Is the Position of RB Still a Valued Commodity?
Is the Position of Running Back Still a Valued Commodity? Not as Much as in Years Past According to the Draft Trends
by Anthony Defeo on May 19, 2012
about 2 years ago: TUSCALOOSA, AL - APRIL 17: Running back Trent Richardson #3 of the University of Alabama Crimson Tide runs for a first down during the Alabama spring game at Bryant Denny Stadium on April 17, 2010 in Tuscaloosa, Alabama. (Photo by Dave Martin/Getty Images)
It's pretty safe to say that a huge segment of Steeler Nation still loves the running game. It's Steelers football. It's our identity. If you make any case for why franchise quarterbacks and passing the football are the way to win in today's NFL, you'd probably get five counter-arguments from Steelers fans emphatically stating that a good ground attack is always the best way to win a football game.
"Forget about the trends! It doesn't matter what the rest of the NFL is doing! This is Steelers Country, and here, we run the ball!"
However, it's kind of hard to ignore trends in sports because they usually tell a pretty good story.
Growing up in the 80's, I was a huge fan of running backs, and there certainly were plenty to be entertained by. I loved watching guys like Eric Dickerson, Tony Dorsett, Walter Payton and John Riggins take over games either by running away from their competition or running them over.
I was also pretty intrigued by running backs in college, and as most of you probably know who read my stuff regularly, I often fantasized of the day that the Steelers would use their first round pick to draft that franchise running back of the future. I would then finally get to watch an awesome Dickerson-esque franchise back play for the Steelers and dominate both the opposition and the record books each and every Sunday.
There always seemed to be plenty of backs taken every year in the first round, but other than the time the Steelers selected Tim Worley out of Georgia with the 7th overall selection in the 1989 NFL Draft (so much for that fantasy), they usually focused their first round energy on building up other areas of the team.
But this isn't, yet, another post by yours truly lamenting that sore subject of my youth. No, this is about the four-decade decline of running backs being selected in the first round of the NFL Draft.
I'm obviously a big enough football fan to know that the NFL has trended towards the air more and more with each passing (no pun intended) year, but I hadn't really paid attention to the number of running backs drafted in the first round in each decade; that's not something you just know off-hand unless you're either Mel Kiper or just plain nuts about the draft.
But I became intrigued by the subject after the conclusion of the most recent NFL Draft. There were three running backs drafted in the first round this year, and that isn't necessarily an indication of a downward trend--for example, there were only three running backs drafted in in the first round in 1984 and 1985 combined--but it did spark my interest enough to do some research on the trends of running backs drafted in the first round, and whether or not there actually has been a decline over the years.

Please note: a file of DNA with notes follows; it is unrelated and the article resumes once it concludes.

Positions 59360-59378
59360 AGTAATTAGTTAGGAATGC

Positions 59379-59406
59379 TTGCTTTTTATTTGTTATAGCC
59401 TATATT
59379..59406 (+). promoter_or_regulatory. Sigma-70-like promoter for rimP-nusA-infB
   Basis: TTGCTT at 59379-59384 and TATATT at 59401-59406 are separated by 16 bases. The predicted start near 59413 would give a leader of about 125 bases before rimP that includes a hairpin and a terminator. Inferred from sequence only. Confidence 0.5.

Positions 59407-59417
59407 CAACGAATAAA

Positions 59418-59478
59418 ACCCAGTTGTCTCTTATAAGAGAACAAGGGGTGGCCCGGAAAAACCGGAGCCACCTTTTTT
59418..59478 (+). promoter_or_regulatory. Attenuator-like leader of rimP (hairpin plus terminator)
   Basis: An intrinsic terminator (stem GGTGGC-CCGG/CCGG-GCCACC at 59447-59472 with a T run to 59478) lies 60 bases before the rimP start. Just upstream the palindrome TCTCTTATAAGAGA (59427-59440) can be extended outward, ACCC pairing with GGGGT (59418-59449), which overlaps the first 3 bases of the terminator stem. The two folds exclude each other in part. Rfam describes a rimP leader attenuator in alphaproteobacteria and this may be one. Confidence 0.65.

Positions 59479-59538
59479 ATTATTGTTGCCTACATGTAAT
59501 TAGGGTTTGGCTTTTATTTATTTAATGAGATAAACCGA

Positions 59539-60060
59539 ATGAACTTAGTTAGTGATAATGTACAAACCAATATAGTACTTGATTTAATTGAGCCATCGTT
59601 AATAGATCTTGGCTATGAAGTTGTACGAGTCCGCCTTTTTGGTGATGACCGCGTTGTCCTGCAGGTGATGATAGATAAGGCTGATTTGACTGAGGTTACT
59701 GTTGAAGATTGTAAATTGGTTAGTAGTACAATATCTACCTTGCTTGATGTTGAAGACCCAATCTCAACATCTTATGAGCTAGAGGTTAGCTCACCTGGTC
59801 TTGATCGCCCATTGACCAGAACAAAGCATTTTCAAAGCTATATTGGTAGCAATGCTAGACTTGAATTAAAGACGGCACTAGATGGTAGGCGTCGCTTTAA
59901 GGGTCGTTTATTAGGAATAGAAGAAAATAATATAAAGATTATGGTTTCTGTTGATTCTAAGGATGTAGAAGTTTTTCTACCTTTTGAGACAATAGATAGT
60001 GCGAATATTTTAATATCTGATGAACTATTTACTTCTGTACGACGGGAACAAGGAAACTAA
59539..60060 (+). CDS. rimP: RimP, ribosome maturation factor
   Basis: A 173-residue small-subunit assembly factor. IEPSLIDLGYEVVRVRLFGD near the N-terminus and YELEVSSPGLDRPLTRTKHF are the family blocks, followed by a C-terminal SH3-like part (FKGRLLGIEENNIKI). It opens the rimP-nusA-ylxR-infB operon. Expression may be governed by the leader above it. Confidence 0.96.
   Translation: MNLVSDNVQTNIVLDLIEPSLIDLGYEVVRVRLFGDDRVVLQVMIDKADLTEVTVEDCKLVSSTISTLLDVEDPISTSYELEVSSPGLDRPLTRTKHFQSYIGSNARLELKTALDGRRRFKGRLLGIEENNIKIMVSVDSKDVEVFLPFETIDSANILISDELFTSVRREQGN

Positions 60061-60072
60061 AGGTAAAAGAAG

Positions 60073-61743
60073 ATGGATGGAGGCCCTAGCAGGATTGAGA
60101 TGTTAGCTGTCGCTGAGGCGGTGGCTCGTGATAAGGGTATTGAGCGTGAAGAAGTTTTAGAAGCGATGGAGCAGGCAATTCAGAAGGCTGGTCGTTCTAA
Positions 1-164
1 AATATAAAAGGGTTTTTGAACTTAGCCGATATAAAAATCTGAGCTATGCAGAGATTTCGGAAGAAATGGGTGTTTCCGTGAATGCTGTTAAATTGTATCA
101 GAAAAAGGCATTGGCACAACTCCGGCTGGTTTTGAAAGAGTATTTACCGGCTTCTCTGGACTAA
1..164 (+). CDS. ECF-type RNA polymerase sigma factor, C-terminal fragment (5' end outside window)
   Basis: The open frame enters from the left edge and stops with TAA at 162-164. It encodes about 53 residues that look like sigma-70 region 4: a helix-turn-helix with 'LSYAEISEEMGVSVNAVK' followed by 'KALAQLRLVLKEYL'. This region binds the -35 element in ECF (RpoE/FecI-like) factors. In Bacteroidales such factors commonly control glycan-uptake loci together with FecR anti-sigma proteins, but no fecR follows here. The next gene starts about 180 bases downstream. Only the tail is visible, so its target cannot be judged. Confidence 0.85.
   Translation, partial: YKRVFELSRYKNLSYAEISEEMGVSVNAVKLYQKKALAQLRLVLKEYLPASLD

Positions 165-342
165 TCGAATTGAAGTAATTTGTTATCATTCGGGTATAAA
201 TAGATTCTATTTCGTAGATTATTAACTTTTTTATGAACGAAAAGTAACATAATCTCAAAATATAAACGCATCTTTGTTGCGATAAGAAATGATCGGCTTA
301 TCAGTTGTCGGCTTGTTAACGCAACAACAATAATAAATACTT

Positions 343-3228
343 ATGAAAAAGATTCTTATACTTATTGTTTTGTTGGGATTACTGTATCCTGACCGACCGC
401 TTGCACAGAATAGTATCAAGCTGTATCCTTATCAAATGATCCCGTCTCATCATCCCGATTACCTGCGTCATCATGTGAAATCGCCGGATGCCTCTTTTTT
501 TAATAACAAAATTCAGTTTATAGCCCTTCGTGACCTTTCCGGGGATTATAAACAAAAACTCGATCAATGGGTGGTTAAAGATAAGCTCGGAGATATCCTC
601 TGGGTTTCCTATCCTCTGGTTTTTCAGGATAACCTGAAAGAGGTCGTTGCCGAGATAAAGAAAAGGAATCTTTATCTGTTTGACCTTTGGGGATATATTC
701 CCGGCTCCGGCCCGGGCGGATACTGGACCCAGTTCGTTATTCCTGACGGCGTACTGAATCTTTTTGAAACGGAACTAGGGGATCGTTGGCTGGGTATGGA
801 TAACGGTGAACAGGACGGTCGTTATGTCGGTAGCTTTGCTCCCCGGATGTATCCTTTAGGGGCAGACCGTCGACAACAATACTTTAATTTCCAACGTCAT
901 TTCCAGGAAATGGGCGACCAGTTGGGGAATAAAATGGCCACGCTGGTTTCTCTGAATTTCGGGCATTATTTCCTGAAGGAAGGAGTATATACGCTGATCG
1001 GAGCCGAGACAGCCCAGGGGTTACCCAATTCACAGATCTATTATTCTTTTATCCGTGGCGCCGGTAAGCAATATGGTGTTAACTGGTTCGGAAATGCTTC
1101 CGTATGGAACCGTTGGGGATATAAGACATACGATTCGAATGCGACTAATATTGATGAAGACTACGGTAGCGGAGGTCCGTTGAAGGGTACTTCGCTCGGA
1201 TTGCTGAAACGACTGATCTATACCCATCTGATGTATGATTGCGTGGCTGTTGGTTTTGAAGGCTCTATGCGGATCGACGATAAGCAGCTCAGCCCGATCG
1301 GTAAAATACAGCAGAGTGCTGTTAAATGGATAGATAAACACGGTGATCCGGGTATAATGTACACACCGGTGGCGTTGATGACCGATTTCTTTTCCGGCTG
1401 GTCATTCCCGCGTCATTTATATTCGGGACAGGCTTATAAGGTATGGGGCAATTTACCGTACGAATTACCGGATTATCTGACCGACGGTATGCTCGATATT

Thanks to wikipedia, I was able to do that research, and the stats tell me that the number of running backs drafted in the first round has trended downward over the past four-decades.
In a twenty year span from 1970-1989, there were 88 running backs drafted in the first round for an average of 4.4 per draft.
That tells me that teams were placing way more emphasis on the run in those days, and they needed a horse in order to carry out their game-day strategy.
However, over the next twenty years, things shifted just a bit. From 1990-2009, there were 65 running backs drafted in the first round for an average of 3.25 per draft.
If there aren't as many running backs taken in the first round these days, what offensive skill position is gaining momentum?
Well, wide receiver, of course.
In the decade of the '70's, there were 25 wide receivers drafted in the first round compared to 41 running backs. But in the decade just concluded--the 00's--there were 43 wide receivers drafted compared to 31 running backs.
These days, receivers like A.J. Green and Julio Jones are being drafted in the top 10--last year, the Atlanta Falcons traded five draft picks to the Cleveland Browns in order to move into the sixth spot so they could draft Jones--while productive running backs like Chris Johnson and Mark Ingram are slipping into the end of the first round.
This tells me that NFL teams are putting way more emphasis on passing the football these days, and they need a gazelle in-order to carry out their game-day strategy.
So, while we might still covet a good hard-nosed running attack here in Steeler Nation, it's easy to see what the rest of the NFL likes.
Franchise backs are still nice to have (who wouldn't want Adrian Peterson as the focal point of their team?), but wide receivers are just a little more valuable in today's NFL.
At least that's what the draft trends say.
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